SCOZZAFAVA: Donít we need a third party, though, to administer?


MASCARENAS: Well, we were recommending, yes.


SCOZZAFAVA: I didnít think we could hold mortgages.


MASCARENAS: Right, we were recommending, yes, well you could still get the mortgage in the traditional way. So, we would just be an agent for sale; right? We would rehabilitate the property,but then we would sell it, just like we would sell any other County property, and traditional financing sources come into play with those people. So, if they qualify they go to Bruce and they would purchase it. If they could get a loan from a bank then they would do that. So, I can send it out.


MONTY: I do remember it, Mike, if you want to that would be great.


GIORDANO: What did you call it, Restart?


MASCARENAS: We called it Restart, something like that, yeah. Because the zombie homes were becoming prevalent in a lot of your communities and at the time and the Stateís still doing this, we didnít qualify, because of our population, we didnít have enough, so the State was giving annual allocations to like, Schenectady, those larger areas that had the so called, bigger problem. It doesnít mean that we donít have one, but we have 38,000 people in Essex County, thatís why we were left out.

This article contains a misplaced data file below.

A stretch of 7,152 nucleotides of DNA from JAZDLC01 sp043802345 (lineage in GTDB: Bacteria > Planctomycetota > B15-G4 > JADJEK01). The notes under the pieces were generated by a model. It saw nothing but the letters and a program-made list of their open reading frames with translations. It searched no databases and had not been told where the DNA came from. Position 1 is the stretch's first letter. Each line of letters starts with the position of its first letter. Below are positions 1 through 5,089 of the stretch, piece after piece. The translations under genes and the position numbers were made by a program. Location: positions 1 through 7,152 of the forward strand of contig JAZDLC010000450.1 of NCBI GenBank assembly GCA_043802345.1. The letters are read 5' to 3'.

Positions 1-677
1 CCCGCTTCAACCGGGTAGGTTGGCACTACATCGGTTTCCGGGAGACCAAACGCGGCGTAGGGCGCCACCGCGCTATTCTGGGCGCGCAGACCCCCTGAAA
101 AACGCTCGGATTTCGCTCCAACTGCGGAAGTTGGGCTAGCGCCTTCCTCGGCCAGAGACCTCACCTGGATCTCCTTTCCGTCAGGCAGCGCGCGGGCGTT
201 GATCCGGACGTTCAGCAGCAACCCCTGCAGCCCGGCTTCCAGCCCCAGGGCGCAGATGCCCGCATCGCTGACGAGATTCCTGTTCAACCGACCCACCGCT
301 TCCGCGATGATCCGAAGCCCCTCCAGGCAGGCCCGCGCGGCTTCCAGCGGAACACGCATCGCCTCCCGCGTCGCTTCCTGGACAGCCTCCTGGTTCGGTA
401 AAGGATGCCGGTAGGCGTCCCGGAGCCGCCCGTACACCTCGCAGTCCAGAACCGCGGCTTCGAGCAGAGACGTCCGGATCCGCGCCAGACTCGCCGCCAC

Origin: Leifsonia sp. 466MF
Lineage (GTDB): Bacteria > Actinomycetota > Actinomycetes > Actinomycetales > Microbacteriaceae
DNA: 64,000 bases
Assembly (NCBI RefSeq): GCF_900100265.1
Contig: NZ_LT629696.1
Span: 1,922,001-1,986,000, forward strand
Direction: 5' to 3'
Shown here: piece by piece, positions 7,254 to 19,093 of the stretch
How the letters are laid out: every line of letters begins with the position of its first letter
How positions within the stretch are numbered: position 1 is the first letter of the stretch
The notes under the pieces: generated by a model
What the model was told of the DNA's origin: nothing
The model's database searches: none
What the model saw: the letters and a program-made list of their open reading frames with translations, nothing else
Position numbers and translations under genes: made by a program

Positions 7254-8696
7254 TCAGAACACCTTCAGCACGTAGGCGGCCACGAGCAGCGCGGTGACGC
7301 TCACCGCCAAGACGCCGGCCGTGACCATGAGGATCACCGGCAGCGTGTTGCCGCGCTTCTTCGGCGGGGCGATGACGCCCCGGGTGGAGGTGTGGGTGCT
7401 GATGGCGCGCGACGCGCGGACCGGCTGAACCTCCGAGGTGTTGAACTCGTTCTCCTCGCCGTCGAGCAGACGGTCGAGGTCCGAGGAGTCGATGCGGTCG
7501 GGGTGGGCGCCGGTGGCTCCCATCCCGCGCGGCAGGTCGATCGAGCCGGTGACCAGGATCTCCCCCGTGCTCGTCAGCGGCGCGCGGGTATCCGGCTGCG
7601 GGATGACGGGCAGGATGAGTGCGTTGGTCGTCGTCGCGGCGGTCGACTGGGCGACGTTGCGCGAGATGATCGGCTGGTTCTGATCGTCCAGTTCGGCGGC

MONTY: If they did it by percentage we would qualify.


MASCARENAS: Absolutely, right.


SCOZZAFAVA: I think I read, Alan may know more on this, but I, thereís a huge portion of this stimulus bill thatís going for low income housing and most of it is in the inner city though. I donít even know if any part of that is for rural areas, such as Essex County, but I mean we all know we certainly have poor areas that are in a lot of need.